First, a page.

Tall Armenian Tale


The Other Side of the Falsified Genocide


  Do Greeks and Armenians Make True Americans?  
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Mahmut Ozan
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What an amazingly revealing essay by Andy Rooney, regarding the nationalistic priorities of Greek and Armenian-Americans. (Yes, the piece solely refers to Greeks, but there is no difference in what is being described between the Greeks and their Orthodox soul-mates, the Armenians.)

A response by Professor Mahmut Ozan follows, putting the pieces together, and in perspective.


I am American, period. If Greeks wish to continue hating the Turks for eternity, I wish they'd do it in Greece.


Greek-Turk feud

Copyright © 2001 Nando Media
Copyright © 2001 Tribune Media Services
Tribune Media Services

(May 24, 2001 06:12 p.m. EDT http://www.nandotimes.com) - They aren't listed in the World Almanac, but there are a dozen countries whose people hate the people from a neighboring country because of some centuries-old event in their mutual history.

On Easter, I did a television essay called "The Faces of Christ" in which I made the mistake of saying that Turkish artists in Byzantium had done mosaic images of Christ. Some full-time Greeks in America were furious. They sent me 600 e-mails, countless letters and kept my phone busy accusing me of blasphemy.

I was excoriated by a Greek newspaper whose editor wrote and called a dozen times demanding an apology. The letter writers all pointed out that there were no Turks in Byzantium when those mosaics were made and if there had been, Turks would not have portrayed Christ because they were Muslims.

There was no question I had made a dumb mistake, although one that none but a few hundred Greeks absorbed in their own history, out of a "60 Minutes" audience of 10 million, would have noted. Nonetheless, the angry, orchestrated demand for a retraction continued. I say "orchestrated" because the wording in the letters was identical. Many referred to the name of the segment as "The Different Faces of Christ." It was not called that, and it would have been unlikely that everyone writing had made the same mistake. It
was made by the person who wrote the form letter they all used.

They sent letters to my boss, his boss and the boss of both of them, CBS president Leslie Moonves in Los Angeles. That letter included a long diatribe on what happened to Byzantium when the Turks invaded it around 1400 AD.

Moonves is a successful television programmer, but I do not think that the man who brought us "Survivor" would spend a lot of time poring over letters about Greek history sent by someone angry at one of his employees.

While I was sorry and embarrassed to have made the mistake, I was more annoyed than abashed by the Greek-American reaction to it. We'd all be better off without these old feuds that have no bearing on today's world. However, nothing will change. The Jews and the Palestinians are not about to make peace. Common sense is not going to overrule emotion in Northern Ireland. India and Pakistan won't be merging. Castro will never get a dinner invitation to The White House. The Greeks and the Turks will never be best friends.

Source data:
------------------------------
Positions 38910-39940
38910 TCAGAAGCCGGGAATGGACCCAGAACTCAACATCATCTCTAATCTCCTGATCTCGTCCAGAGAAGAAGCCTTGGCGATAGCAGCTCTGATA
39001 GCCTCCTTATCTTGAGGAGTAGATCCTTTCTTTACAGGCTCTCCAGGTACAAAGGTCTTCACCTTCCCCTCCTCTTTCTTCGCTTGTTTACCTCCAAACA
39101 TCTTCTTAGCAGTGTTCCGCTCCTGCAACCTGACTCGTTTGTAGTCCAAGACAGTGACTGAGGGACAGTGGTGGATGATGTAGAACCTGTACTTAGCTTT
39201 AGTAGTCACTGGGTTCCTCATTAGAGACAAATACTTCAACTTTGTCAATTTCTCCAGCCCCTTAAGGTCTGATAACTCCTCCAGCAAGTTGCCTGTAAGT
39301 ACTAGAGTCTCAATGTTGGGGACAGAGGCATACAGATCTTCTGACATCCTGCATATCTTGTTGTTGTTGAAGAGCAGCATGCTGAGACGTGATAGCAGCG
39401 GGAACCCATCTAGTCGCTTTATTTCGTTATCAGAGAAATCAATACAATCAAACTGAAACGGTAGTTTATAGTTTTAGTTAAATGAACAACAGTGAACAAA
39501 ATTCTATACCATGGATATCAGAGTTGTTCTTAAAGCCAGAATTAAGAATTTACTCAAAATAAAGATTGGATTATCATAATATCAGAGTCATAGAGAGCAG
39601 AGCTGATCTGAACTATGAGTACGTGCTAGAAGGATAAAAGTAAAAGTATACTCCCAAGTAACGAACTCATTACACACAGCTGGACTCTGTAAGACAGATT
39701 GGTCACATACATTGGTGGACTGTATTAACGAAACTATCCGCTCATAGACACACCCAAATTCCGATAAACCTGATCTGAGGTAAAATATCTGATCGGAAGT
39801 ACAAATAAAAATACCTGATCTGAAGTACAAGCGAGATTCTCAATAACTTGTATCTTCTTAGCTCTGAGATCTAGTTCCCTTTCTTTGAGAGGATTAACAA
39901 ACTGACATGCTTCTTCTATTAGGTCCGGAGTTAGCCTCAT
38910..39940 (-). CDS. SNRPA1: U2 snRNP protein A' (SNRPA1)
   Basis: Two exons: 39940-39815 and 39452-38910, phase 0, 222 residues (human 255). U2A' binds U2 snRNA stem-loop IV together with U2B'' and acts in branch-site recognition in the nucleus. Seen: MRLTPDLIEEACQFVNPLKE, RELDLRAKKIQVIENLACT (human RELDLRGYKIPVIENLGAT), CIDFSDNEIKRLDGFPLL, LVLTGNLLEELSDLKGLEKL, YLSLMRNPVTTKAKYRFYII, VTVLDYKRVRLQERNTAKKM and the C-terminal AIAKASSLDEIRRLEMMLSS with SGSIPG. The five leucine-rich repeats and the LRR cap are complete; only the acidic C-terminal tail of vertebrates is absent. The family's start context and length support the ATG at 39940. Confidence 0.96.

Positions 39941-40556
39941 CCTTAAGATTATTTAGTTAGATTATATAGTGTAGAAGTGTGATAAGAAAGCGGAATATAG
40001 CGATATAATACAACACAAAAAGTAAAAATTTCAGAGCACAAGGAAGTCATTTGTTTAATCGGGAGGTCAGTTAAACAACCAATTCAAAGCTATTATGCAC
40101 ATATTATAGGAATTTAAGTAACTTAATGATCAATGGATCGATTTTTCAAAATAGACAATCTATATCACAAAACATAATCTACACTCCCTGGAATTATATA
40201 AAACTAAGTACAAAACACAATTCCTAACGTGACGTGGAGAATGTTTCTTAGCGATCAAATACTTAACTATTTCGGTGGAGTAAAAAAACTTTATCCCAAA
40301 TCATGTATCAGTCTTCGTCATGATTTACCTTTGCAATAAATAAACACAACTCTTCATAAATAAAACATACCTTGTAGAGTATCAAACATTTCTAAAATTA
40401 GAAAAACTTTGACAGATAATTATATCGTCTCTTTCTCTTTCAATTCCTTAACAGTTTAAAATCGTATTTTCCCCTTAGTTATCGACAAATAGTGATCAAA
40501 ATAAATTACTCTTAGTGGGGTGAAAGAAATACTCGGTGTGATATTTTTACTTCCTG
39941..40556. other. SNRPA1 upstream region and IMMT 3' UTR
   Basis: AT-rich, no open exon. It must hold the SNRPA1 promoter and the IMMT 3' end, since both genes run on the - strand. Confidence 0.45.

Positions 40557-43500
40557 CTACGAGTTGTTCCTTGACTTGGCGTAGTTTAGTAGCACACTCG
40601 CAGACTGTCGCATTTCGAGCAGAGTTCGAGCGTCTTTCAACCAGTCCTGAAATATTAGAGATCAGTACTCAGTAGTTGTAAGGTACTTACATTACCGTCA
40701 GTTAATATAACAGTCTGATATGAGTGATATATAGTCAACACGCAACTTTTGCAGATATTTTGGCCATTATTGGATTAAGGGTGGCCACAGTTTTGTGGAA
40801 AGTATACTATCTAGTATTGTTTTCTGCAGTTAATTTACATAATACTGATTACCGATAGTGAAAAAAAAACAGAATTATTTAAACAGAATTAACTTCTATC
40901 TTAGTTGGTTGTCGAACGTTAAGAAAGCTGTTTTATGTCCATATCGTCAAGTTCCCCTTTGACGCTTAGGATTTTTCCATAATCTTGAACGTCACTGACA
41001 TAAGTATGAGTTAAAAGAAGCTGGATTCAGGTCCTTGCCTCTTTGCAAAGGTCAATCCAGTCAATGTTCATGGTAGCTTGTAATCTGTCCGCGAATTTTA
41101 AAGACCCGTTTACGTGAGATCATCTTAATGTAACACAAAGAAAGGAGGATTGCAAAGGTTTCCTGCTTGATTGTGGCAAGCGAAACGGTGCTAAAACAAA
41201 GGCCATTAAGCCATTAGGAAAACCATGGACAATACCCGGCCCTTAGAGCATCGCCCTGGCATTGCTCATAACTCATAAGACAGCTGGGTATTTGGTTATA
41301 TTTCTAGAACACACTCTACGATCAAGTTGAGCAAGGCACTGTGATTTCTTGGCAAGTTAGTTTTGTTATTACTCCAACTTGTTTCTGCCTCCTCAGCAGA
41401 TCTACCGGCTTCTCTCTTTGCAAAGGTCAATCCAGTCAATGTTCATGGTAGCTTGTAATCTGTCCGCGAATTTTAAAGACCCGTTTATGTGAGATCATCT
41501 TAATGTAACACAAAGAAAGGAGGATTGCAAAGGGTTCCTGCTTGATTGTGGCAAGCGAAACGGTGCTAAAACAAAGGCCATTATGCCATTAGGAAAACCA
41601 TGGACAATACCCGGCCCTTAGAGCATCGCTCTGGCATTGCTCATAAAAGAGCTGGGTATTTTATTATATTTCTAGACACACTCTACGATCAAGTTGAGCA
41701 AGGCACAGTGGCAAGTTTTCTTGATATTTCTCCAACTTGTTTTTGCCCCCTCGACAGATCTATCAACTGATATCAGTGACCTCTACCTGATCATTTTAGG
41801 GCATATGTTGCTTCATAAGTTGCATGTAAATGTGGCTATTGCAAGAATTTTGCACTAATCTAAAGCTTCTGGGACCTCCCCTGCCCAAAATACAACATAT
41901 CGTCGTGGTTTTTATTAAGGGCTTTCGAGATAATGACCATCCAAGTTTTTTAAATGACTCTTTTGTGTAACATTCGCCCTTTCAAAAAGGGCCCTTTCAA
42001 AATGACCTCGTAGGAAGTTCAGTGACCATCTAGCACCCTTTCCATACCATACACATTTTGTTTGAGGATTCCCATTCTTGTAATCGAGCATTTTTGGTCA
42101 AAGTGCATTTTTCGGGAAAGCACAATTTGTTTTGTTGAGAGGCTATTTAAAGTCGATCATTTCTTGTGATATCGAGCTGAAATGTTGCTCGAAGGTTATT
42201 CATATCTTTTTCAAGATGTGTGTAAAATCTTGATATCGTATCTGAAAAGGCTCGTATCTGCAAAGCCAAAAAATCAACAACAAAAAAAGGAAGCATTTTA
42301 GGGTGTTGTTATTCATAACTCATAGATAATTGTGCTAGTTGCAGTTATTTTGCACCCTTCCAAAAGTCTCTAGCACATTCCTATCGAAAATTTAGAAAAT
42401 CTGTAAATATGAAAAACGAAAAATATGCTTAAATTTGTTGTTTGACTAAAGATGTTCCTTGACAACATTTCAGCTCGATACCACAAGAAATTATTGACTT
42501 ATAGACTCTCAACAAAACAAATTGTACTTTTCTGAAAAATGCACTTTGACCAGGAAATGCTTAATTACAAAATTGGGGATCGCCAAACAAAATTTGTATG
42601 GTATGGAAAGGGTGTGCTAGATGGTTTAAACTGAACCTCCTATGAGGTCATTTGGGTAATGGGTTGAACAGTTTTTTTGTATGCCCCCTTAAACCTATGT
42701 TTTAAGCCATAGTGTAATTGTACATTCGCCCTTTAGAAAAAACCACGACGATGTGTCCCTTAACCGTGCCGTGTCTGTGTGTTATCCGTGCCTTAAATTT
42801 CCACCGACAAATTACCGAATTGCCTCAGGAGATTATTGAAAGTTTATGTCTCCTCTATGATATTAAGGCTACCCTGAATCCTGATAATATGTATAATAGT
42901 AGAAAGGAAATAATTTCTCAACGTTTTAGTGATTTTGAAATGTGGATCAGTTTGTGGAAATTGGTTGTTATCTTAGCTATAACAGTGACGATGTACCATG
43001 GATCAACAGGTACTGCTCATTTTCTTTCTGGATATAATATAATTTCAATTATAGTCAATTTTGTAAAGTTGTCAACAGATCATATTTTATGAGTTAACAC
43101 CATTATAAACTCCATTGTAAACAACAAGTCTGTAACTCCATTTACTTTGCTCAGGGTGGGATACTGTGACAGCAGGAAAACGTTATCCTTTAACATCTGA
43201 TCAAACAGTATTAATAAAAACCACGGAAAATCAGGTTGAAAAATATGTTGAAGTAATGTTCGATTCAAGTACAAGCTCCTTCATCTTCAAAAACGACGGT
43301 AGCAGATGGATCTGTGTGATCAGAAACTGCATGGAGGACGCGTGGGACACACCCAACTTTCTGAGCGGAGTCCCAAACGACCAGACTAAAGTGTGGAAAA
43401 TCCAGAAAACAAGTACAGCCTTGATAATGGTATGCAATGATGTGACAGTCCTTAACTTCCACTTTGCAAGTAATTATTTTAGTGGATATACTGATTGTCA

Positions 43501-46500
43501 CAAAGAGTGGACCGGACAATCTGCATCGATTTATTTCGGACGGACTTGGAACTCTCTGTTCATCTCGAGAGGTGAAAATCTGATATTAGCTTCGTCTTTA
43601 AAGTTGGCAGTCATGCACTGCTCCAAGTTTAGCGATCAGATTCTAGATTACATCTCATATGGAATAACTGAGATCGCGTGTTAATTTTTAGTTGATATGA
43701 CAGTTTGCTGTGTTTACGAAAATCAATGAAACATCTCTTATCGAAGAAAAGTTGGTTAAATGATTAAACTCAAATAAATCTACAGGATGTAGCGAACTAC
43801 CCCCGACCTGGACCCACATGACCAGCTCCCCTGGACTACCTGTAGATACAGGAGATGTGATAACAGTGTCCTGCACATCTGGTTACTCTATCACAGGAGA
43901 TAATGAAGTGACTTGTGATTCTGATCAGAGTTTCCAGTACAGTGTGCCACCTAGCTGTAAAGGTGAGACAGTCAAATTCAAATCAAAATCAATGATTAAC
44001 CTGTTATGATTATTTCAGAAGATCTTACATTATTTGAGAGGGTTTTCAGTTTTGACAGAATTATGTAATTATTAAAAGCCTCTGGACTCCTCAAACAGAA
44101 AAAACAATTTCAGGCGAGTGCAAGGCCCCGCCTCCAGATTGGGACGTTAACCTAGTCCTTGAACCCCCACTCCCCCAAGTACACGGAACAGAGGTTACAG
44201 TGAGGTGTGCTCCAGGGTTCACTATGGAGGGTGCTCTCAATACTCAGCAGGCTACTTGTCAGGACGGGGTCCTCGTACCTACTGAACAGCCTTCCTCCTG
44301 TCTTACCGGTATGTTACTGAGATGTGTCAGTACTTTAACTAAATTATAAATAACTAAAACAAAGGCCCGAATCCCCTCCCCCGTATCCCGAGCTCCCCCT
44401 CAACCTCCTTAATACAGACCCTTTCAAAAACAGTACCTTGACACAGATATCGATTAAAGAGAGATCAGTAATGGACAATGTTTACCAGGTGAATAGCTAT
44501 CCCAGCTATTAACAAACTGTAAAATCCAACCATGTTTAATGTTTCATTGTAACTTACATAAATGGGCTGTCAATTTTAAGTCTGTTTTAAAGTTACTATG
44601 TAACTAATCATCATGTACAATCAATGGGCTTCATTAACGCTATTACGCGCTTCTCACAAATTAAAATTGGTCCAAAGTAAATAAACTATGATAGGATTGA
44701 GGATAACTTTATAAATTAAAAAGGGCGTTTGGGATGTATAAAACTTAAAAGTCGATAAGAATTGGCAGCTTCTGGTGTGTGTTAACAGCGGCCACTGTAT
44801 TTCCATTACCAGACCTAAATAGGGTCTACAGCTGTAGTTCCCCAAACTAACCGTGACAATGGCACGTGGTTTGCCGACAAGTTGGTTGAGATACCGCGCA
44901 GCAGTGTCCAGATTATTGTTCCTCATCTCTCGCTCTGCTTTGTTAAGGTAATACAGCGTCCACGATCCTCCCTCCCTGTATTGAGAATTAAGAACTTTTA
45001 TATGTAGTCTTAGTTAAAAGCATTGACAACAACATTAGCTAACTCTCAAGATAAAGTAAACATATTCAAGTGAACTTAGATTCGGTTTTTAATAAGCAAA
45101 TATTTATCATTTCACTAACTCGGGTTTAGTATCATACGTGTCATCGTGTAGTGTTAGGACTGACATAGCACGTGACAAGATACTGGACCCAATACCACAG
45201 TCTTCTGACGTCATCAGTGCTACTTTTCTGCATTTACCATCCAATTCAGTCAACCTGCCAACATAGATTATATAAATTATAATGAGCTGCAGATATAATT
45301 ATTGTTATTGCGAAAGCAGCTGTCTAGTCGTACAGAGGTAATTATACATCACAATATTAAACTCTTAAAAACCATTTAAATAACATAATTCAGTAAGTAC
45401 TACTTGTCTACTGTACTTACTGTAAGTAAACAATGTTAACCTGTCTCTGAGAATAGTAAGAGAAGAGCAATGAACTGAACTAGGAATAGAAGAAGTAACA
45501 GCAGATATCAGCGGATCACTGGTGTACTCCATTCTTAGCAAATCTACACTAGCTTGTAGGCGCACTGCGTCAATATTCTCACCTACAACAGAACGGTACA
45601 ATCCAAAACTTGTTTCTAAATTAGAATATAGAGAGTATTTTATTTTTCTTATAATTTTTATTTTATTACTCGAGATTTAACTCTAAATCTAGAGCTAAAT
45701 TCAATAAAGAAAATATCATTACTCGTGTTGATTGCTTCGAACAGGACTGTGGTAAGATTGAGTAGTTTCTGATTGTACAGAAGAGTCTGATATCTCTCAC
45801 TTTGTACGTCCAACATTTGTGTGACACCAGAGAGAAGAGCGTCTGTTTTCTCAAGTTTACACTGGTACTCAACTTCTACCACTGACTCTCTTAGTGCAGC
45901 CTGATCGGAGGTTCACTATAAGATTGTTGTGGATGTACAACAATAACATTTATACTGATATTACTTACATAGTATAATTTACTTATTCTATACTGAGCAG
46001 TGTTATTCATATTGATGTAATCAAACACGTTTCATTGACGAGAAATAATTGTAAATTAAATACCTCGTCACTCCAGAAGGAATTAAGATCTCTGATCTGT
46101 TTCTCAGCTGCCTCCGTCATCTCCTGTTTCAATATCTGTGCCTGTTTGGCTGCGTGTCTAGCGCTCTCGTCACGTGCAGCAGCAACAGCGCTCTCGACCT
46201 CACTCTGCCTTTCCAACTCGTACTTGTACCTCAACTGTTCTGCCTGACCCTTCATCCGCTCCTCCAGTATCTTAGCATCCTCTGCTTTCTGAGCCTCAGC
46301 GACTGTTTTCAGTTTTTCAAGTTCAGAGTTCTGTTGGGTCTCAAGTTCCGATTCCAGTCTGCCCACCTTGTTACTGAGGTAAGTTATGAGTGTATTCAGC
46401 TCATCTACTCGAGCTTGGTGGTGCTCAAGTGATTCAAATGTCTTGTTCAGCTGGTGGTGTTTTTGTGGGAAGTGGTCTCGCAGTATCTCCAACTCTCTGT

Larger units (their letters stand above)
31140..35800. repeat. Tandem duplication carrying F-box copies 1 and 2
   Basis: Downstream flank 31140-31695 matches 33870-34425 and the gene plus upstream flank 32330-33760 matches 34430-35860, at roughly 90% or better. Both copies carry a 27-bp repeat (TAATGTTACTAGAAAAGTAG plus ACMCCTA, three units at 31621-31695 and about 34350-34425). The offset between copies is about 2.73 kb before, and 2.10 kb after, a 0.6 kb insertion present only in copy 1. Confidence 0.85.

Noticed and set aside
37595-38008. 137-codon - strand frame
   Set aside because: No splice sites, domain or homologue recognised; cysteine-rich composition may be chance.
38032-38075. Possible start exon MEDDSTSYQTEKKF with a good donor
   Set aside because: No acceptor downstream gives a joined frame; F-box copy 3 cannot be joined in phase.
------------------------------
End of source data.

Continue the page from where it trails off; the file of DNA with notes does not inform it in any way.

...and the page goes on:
Neither can I understand why the people of any nation who choose to leave it to live in the United States do not choose to be thoroughly American.

A wise friend came into my office when I was reading letters from angry Greeks. I showed him a few and, without a moment's hesitation, he said, "What those people missed was going to a New York City school," he said. "I was Jewish, but by the time I was in the sixth grade I wasn't differentiating between my black, Hispanic, Jewish or Irish Catholic classmates. I liked some of them and didn't like others but not because they were black, Hispanic, Jewish or Catholic."

I'm proud of my Irish heritage, but I'm not Irish. I'm not even Irish-American. I am American, period. If Greeks wish to continue hating the Turks for eternity, I wish they'd do it in Greece.

The Greeks of the past made some of the greatest contributions to the culture and civilization of our world. It is regaining this stature to which present day Greeks should aspire. 600 angry e-mails to Andy Rooney isn't going to do it.



  Neither can I understand why the people of any nation who choose to leave it to live in the United States do not choose to be thoroughly American.


As a Turkish-American I am so glad that an American-born real American told the world what I and others like me could never write about pseudo- Greek and the counterfeit Armenian-Americans.